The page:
Trinidad and Tobago has one of the region's highest cancer mortality rates, according to a new report from the Pan American Health Organisation (PAHO).
The report links the country's high incidence of cancer-related death to the prevalence of obesity in the English-speaking Caribbean.
Obesity, an important cancer risk factor, is prevalent in T&T, as well as in the Bahamas, Belize and Saint Kitts & Nevis. Obesity is described as a body mass index of 30 or above.
How to calculate your Body Mass Index.
The report also showed that T&T provides limited access to opioids (less than13 mg total morphine equivalents per capita).
However, it acknowledged that T&T was one of only 13 of 35 countries that reported having introduced vaccines for HPV–which causes cervical cancer–into its national immunisation program.
Download the PDF: Find out more about cancer mortality in Trinidad and Tobago.
Cancer rate highest in Caribbean, Latin America
The PAHO report shows that Latin America and the Caribbean account for approximately 50% of cancer deaths in the Americas, although they account for 63% of the hemisphere's population.
Overall, cancer is holding steady as the second-leading cause of death in the Americas, claiming an estimated 1.3 million lives each year, according to Cancer in the Americas: Country Profiles, 2013, released this week at the 5th International Cancer Control Congress (Nov. 3�6) in Lima, Peru.
Cancer deaths overall are declining in nine countries: Argentina, Brazil, Canada, Chile, Mexico, Nicaragua, Paraguay, Venezuela and the United States.
Mexico, Nicaragua and El Salvador have the lowest cancer mortality rates.
Women more at risk
Although cancer mortality rates vary for men and women, it is typically higher in men, driven by high rates of lung and prostate cancers. In Latin American and Caribbean men, the majority of cancer deaths are due to prostate cancer, followed by lung, stomach and colorectal cancers; and in women, breast cancer, followed by stomach, lung, cervical and colorectal cancers.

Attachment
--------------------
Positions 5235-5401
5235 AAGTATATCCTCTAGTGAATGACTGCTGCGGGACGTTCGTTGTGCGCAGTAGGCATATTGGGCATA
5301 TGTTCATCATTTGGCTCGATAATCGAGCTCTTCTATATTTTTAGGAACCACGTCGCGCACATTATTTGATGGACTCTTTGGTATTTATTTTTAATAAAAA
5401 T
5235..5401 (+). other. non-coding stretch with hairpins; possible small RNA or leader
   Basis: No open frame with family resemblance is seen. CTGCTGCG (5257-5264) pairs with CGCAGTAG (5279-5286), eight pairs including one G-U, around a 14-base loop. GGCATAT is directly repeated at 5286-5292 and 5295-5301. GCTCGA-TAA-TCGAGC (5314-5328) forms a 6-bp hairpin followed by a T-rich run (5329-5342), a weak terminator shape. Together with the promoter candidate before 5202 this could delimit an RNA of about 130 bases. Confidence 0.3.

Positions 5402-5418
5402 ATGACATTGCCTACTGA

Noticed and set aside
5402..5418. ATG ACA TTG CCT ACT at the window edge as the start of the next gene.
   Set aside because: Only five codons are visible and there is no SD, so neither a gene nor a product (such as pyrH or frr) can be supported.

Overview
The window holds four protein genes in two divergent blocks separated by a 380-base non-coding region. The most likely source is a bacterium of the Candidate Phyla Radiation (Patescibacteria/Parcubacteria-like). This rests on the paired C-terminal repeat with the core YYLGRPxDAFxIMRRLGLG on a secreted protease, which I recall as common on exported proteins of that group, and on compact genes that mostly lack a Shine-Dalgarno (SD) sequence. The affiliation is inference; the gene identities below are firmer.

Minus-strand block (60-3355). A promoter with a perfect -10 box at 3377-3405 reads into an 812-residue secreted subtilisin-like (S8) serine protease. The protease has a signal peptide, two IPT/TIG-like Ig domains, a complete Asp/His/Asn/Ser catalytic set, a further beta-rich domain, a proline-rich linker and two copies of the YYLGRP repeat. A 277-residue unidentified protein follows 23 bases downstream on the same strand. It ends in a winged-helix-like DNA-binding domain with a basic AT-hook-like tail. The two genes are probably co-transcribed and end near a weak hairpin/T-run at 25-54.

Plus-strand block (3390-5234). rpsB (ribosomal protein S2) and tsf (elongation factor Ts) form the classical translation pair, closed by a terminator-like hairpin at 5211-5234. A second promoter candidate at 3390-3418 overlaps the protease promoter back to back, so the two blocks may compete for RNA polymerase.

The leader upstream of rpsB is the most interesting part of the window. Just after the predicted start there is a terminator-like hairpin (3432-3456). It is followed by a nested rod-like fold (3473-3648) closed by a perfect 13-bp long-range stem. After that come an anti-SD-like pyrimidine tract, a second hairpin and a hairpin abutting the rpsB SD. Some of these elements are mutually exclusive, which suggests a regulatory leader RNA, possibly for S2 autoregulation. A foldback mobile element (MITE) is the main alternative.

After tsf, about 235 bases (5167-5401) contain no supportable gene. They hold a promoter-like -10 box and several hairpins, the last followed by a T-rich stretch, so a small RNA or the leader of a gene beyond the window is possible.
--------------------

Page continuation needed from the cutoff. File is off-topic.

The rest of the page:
"The large number of deaths from breast and cervical cancer in Latin America and the Caribbean is very disconcerting, since cervical cancer is largely preventable, and breast cancer can be detected early and treated successfully,'' said Silvana Luciani, PAHO/WHO advisor on cancer prevention and control.
''This points to the need to improve screening and treatment, especially for women in rural and remote areas, where access to health services is especially limited."
Health data can improve policy
The report is based on recent data compiled by PAHO about cancer mortality, risk factors, and cancer policies and services in the countries of North, South and Central America and the Caribbean.
For each country, data are presented for leading cancer types (ranked by mortality); trends in cancer deaths from 2000 to 2010; main cancer risk factors (tobacco, alcohol, diet, physical inactivity, obesity); key socio-demographic factors; and health sector plans, policies and services for cancer.
"The idea is to provide key information that can help countries monitor progress in cancer control and assess areas of need," said Luciani. "This report contributes significantly to the evidence base for cancer policymaking and health care."
Although T&T has a national, hospital-based cancer registry, the last year for which data are available is 2011.